What you need to know
Beijing’s Hong Kong and Macau Affairs Office expressed support for Macau’s decision and stressed that it is necessary to uphold the principle of “patriots governing Macau.”
By Oiwan Lam
The Macau government disqualified 21 democratic candidates from running in its upcoming legislative elections.
Following the disqualification announcement made on July 9, Beijing’s Hong Kong and Macau Affairs Office expressed support for Macau’s decision and stressed that it is necessary to uphold the principle of “patriots governing Macau.”
The opposition groups were shocked by the decision as some of the disqualified candidates have been serving in the legislature for years. For example, Antonio Ng Kuok-cheong, the founding chairman of the pro-democracy party the New Macau Association, has held office through direct elections since 1992.
Although the 21 candidates had previously pledged that they uphold Macau’s micro-constitution, also known as the Basic Law, and are loyal to the Macau Special Administrative Region (SAR) region, the electoral affairs officials claimed that they had “factual evidence” provided by the Secretariat for Security which proved their vows were not genuine.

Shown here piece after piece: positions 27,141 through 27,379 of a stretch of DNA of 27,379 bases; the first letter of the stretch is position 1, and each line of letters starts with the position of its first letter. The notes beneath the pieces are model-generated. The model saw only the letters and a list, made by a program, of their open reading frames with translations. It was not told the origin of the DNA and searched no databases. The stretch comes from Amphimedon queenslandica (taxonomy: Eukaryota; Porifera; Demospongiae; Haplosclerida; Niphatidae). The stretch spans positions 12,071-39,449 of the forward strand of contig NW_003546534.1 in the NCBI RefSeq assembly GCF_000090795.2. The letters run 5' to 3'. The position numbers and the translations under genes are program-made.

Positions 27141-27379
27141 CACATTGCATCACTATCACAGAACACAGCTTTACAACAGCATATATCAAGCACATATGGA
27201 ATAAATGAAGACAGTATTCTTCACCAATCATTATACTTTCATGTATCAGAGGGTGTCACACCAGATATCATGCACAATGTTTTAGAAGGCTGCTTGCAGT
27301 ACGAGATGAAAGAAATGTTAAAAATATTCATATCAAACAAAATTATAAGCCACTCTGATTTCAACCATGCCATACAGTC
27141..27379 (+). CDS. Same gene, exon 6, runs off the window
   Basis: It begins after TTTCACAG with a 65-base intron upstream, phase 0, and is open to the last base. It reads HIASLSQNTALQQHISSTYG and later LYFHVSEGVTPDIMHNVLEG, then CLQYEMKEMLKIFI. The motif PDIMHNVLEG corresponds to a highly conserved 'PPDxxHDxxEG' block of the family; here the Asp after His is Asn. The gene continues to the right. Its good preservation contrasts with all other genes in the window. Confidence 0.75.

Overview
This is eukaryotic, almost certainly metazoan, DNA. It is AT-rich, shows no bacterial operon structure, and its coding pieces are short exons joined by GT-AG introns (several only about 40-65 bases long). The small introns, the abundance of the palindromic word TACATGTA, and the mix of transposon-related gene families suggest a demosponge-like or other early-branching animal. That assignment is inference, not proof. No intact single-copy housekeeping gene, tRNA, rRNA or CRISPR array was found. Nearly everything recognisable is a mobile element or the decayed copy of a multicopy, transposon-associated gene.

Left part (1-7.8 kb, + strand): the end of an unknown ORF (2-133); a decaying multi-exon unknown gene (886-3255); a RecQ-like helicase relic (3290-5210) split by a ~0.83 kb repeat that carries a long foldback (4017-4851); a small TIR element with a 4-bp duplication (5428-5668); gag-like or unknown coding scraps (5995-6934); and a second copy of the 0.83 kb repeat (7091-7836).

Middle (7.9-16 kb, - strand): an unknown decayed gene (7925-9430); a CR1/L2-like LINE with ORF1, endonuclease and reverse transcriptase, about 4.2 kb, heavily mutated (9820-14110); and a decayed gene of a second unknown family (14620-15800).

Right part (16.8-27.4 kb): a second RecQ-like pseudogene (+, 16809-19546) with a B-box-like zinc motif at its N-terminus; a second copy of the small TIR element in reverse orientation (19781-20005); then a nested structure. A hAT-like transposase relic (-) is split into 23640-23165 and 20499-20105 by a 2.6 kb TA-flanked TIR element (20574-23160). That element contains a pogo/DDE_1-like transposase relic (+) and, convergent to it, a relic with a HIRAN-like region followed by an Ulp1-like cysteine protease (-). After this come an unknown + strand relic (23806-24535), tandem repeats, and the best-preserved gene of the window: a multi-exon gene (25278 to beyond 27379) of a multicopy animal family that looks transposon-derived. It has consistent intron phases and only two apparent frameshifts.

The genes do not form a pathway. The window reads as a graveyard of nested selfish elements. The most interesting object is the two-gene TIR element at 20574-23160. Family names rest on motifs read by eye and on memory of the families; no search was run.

The 2021 elections of Legislative Assembly of Macau will take place on September 12. The law-making body has 33 members, with 14 directly elected, 12 indirectly elected and 7 appointed. The pro-democracy camp only had four seats — won through direct elections in 2017. The 21 disqualified candidates were to compete for six seats in September.
Antonio Ng Kuok-cheong, who started serving in the legislation before the former Portuguese colony rejoined China in 1999 and continued his service after the Macau national security law was enacted in 2009, believed the decision was political. In an interview with Hong Kong Free Press (HKFP), he rebuked the Macau electoral affairs officials’ claim:
We are 100% confident to say that we did not violate any requirements under electoral laws, and 100% confident that [we] did not have any action or evidence showing that we did not support the Macau SAR and the Basic Law.
Of course, if this is a forceful political decision, there will be no effective appeal […] I’d imagine that this is of course related to the situation in Hong Kong, as [disqualifications] are common there, and with the national security law, suppression became stronger, it is no surprise that their approach [to the two cities] appears identical.